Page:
LXV. On Remembering
1. O God, Who art so well remembered!
Do not remember us for our sins,
but rather for our compassion.
2. It is an immensely good thing to remember God’s
justice and forgiveness,
for <thus> does one avoid committing evil.
3. To remember that God is powerful
and <to remember> willingly to do good
is remembrance that makes one joyful.
4. Whoever remembers God for the reason that He bestows <things> upon one
rather than because He is good,
does not remember God in accordance with reason.
5. Whoever remembers God on account of His goodness
rather than of his <own> happiness (i.e. beatitude)
is loved and remembered by God.
6. He can remember greatness of goodness
who remembers therein the bonified
and bonifying, which <latter> is bestowed by both.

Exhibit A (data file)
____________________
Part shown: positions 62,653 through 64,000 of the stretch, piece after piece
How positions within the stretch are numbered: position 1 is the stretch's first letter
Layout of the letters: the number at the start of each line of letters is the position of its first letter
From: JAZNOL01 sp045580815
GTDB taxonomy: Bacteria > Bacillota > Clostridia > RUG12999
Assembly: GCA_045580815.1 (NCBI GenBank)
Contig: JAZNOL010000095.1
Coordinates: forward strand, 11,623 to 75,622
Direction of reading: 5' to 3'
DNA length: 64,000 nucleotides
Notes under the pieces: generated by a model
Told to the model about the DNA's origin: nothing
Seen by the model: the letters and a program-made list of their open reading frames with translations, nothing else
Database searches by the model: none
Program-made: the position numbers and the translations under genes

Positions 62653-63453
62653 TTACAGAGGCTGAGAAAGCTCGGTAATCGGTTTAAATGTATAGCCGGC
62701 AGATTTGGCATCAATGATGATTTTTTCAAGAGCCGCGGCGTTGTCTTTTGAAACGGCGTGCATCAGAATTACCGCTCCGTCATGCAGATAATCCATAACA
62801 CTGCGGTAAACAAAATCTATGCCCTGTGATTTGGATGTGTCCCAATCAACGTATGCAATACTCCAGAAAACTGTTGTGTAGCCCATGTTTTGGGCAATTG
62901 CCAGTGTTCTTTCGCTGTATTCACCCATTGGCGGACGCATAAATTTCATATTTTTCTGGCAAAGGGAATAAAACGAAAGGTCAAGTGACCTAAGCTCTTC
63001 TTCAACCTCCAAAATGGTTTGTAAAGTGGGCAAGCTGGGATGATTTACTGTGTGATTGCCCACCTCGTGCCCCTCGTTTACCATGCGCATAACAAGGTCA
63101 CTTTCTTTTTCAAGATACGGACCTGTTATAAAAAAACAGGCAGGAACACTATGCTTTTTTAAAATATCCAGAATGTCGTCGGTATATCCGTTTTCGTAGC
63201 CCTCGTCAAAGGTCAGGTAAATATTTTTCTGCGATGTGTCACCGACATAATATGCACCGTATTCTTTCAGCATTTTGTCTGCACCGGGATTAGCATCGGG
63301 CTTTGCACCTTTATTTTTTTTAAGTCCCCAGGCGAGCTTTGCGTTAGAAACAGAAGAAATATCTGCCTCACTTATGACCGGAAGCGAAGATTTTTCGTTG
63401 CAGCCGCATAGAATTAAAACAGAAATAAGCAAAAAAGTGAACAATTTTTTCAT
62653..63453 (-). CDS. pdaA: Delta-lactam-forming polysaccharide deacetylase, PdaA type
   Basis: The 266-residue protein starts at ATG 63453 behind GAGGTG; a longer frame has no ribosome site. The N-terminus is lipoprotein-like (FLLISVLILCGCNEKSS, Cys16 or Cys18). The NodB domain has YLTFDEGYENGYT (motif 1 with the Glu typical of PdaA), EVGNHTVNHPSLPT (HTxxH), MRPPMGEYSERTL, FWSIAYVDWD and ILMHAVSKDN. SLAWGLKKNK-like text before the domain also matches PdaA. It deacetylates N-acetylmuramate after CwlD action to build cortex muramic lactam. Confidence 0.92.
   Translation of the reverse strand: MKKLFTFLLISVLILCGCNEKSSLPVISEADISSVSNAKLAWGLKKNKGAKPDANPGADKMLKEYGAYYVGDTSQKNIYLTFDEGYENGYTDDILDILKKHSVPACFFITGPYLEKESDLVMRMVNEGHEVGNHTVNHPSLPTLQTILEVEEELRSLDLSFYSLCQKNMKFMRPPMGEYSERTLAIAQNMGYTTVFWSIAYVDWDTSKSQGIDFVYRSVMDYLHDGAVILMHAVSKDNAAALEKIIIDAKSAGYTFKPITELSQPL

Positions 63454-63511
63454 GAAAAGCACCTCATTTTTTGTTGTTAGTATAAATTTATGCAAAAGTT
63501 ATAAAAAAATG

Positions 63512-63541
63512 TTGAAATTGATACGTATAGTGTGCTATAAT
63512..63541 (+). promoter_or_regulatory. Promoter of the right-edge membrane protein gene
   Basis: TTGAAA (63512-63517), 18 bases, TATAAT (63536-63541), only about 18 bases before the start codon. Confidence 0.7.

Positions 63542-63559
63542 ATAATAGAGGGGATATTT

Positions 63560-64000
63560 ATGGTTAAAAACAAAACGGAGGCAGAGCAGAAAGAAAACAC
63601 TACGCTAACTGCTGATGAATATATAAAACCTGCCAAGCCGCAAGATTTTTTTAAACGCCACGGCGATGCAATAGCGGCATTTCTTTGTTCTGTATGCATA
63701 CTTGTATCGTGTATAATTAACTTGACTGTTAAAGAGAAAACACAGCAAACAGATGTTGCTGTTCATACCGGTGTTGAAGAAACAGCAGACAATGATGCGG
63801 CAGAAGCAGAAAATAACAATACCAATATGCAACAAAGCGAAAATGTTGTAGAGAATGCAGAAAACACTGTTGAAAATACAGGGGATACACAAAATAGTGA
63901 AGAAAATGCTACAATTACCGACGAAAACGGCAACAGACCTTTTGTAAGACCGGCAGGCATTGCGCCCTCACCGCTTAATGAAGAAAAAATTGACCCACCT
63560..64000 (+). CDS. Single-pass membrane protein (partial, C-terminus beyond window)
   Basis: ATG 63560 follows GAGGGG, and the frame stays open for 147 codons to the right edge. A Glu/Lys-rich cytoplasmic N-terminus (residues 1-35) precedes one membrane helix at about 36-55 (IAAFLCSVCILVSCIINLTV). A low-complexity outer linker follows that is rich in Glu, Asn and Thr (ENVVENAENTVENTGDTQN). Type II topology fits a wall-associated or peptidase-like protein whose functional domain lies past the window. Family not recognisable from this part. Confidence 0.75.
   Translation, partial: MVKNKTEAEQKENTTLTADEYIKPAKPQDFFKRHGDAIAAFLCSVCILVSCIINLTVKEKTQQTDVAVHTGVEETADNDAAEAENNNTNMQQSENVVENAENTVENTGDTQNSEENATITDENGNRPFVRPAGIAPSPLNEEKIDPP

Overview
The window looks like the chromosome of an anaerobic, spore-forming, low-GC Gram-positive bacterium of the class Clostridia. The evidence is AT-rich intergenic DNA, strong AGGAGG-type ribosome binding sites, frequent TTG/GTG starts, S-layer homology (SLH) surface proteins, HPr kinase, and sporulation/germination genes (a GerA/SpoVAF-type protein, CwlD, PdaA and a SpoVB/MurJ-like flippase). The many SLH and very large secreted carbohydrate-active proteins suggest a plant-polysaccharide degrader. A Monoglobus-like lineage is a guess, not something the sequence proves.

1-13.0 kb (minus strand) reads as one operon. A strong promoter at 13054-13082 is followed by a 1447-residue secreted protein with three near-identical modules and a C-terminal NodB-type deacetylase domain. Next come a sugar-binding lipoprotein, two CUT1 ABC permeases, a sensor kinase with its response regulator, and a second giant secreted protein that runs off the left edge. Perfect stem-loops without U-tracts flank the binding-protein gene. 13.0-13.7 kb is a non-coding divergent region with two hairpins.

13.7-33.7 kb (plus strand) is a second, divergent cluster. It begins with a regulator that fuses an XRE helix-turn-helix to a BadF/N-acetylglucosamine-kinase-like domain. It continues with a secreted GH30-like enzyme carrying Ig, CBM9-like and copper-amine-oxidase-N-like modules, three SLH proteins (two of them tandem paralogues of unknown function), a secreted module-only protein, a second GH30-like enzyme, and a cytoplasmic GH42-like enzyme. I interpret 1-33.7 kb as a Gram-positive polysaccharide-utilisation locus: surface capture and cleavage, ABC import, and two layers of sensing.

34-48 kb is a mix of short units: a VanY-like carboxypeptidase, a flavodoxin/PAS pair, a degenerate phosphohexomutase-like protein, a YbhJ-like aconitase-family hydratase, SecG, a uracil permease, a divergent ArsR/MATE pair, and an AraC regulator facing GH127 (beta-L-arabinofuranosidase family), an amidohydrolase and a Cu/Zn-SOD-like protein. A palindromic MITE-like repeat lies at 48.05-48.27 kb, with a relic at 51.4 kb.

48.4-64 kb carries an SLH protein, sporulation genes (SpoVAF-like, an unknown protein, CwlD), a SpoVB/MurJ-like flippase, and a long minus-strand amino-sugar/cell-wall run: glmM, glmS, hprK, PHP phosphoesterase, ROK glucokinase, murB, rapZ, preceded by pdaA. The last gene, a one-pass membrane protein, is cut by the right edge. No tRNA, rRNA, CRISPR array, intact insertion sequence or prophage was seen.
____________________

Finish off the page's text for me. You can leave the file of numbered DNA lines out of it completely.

7. He enjoys the greatest remembrance
who remembers the greatest operation,
the greatest will and the greatest understanding.
8. Whoever fails to remember deifying within deity
and <likewise> fails to remember hominifying within God,
cannot greatly enhance his memory in God’s regard.
9. He who fails to remember his sins,
while repenting, shall not be remembered
at the point of his death, when he shall be judged.
10. Remembrance that stems from love is much worthier
than remembrance that stems from fear,
because the one is a servant, the other, a lord.